Metal-munching earthworms could be the "21st Century eco-warriors", scientists have indicated after the discovery that they help plants to clean up contaminated soils.
According to a report by BBC News, Researchers at Reading University found that subtle changes occurred in metals as worms ingested and excreted soil.
These changes make it easier for plants to take up potentially toxic metals from contaminated land.
They have evolved a mechanism that allows them to survive in soils contaminated with toxic metals including arsenic, lead, copper and zinc.
"Earthworms produce metallothinein - a protein that is specifically designed to wrap around particular metals and keep them safe," explained Mark Hodson from the University of Reading.
"In broad terms, if an earthworm can cope with one type of metal, it can often cope with a suite of metals," he added.
A key piece of equipment in the study was the Diamond Light Source in Oxfordshire, the UK's newest synchrotron.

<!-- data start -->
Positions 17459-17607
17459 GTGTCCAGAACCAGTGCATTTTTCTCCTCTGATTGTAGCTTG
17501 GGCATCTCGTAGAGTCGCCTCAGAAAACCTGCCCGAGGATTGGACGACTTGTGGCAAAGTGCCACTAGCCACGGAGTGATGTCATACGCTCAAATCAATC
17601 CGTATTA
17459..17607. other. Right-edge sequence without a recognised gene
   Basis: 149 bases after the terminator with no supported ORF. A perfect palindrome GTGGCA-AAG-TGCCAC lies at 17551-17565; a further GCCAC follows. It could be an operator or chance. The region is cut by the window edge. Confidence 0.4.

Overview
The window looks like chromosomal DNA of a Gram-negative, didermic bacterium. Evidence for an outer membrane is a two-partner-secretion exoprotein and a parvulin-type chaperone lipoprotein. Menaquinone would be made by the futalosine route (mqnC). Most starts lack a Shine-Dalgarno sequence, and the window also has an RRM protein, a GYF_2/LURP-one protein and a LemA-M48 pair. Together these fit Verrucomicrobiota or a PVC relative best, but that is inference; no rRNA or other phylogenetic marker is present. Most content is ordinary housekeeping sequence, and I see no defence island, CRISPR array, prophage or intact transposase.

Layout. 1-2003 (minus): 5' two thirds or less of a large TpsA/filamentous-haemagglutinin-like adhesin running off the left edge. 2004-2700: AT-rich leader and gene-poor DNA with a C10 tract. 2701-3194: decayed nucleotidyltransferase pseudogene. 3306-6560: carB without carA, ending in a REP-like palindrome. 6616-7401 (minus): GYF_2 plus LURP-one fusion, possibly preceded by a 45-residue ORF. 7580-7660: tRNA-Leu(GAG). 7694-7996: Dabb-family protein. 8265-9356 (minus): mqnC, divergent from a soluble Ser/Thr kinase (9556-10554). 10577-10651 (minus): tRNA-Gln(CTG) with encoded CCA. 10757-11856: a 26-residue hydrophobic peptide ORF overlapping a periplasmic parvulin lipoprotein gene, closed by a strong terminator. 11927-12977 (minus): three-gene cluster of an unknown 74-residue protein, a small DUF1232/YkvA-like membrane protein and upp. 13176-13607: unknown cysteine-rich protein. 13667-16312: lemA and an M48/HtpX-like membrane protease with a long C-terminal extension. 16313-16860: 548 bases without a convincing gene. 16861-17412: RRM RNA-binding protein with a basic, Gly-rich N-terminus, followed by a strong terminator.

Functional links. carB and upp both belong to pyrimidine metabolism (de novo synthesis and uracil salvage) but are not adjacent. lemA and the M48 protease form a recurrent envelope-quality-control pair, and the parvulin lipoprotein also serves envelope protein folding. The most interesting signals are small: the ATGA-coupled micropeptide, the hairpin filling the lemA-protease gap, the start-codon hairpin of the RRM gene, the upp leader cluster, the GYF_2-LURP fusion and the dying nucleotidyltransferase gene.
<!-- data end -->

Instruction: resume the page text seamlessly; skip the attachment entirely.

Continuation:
The X-ray technology there allowed scientists to examine metal samples that were, in Dr Hodson's words, "around 1,000 times smaller than a grain of salt".
They found that properties of metals in the material excreted from earthworms were slightly different from those found in the rest of the soil.
Some plants can pull out toxic metals from the soil, incorporate them into their tissues, and then be harvested and removed.
This whole process offers a sustainable and non-intrusive way to decontaminate land.
Earthworms make the metals more readily available to plants, speeding up the process and making it more efficient.
"The dream scenario is that the plants become so wonderfully efficient at extracting the metals that you can then take them off to a smelting plant," said Dr Hodson.